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Ask Dr. Muneeb Ali Your Own Question
Dr. Muneeb Ali
Dr. Muneeb Ali, Intensivist
Category: Neurology
Satisfied Customers: 7385
Experience:  Experience of Neurology of over 4 years, well versed in EEG, NCS and EMG alongwith MRIs and CT scans
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Had a left knee arthroscopic surgery for a meniscus tear in

Customer Question

Had a left knee arthroscopic surgery for a meniscus tear in 2016. Severe instability after surgery. EMG 8 months after surgery shows chronic denervation of the quadricep. EMG 17 months later shows the same chronic denervation of the quadricep. I'm so worse now than before the surgery. Looking for suggestions on what it could be.
JA: What seems to make the symptoms worse or better? Have you noticed any swelling?
Customer: No swelling or pain. Leg constantly buckles. Have to walk with leg in a slightly hyperextended position to prevent buckling
JA: Anything else in your medical history you think the doctor should know?
Customer: No. All of this occurred after the arthroscopic surgery.
Submitted: 1 month ago.
Category: Neurology
Customer: replied 1 month ago.
I'm wondering why I'm having a chronic denervation in the quadricep when the surgery was for a torn knee meniscus.
Expert:  Dr. Muneeb Ali replied 1 month ago.

Hi,

Welcome to JA and thanks for this question. Im sorry to hear about your symptoms. I just came online to see that you have been waiting for some time so ill quickly answer this question for you. Actually there can be a number of causes for the denervation of the quadriceps muscle. This can be due to focal muscle atrophy which has many neurological and non neurological causes. One cause is that the nerve could have been damaged during the surgery which has led to the denervation which has occurred. Other causes can include,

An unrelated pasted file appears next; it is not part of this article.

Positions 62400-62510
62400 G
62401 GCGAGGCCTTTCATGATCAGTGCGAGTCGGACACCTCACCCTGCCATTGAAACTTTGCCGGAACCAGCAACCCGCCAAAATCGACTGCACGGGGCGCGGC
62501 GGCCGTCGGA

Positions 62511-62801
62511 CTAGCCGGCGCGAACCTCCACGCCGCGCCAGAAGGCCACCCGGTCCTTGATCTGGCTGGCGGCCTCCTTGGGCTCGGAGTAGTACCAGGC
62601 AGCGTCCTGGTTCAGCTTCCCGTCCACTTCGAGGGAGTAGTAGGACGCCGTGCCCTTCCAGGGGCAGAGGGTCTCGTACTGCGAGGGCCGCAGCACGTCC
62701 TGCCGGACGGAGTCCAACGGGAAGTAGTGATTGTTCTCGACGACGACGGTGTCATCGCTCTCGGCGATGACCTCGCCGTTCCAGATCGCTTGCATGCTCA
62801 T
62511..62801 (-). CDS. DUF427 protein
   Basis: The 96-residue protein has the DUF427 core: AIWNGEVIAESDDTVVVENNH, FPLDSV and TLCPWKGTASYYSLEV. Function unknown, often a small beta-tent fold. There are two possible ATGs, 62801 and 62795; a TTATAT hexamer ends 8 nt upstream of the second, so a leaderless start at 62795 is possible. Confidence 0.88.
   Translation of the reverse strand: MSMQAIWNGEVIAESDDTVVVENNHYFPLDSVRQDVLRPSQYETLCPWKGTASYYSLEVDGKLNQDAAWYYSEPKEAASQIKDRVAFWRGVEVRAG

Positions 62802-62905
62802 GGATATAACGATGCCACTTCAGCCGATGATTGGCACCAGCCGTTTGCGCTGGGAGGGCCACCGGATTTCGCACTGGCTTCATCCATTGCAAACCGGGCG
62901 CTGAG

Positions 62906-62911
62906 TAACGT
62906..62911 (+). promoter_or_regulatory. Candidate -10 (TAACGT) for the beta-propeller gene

Peripheral nerve diseases

  • Peripheral nerve injuries - External compression, partial or complete transection
  • Entrapment - Entrapment of the nerve in the thigh
  • Ischemia (vasculitis)
  • Multifocal motor neuropathy with conduction block and high titer of anti-GM1 antibodies

Spinal root lesions

  • Intervertebral disk prolapse
  • Root avulsion
  • Tumors - Meningioma, schwannoma
  • Diabetes mellitus

Diseases involving anterior horn cells

  • Poliolike viruses (eg, neuronopathy following acute hemorrhagic conjunctivitis caused by EV70 virus)
  • PPMA
  • Retroviral infections such as HIV or human T-cell lymphotrophic virus (HTLV)
  • Syndromes mimicking ALS but NOT ALS itself
  • SMA and its variants
  • Monomelic amyotrophy
  • Anterior horn cell degeneration

In short there are several causes for the problem to occur however given that your symptoms appearaed only after the surgery was done, it is very likely that the nerve supplying the quadriceps was damaged even though the denervation is proximal to the site of surgery. Sometimes when the nerve is damaged it can progress in a retrograde fashion and cause this sort of damage to the nerve.

But in your situation i think a MRI should be done nevertheless to rule out the other causes.

Do you have any more questions?

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Expert:  Dr. Muneeb Ali replied 1 month ago.

Would you like to know anything else? Any clarifications or additional questions that you might have, i would be happy to answer them for you. If done for now, please remember to leave a positive rating as that is the only way we are compensated for our time spent helping you. You can continue to ask follow-up questions even after the rating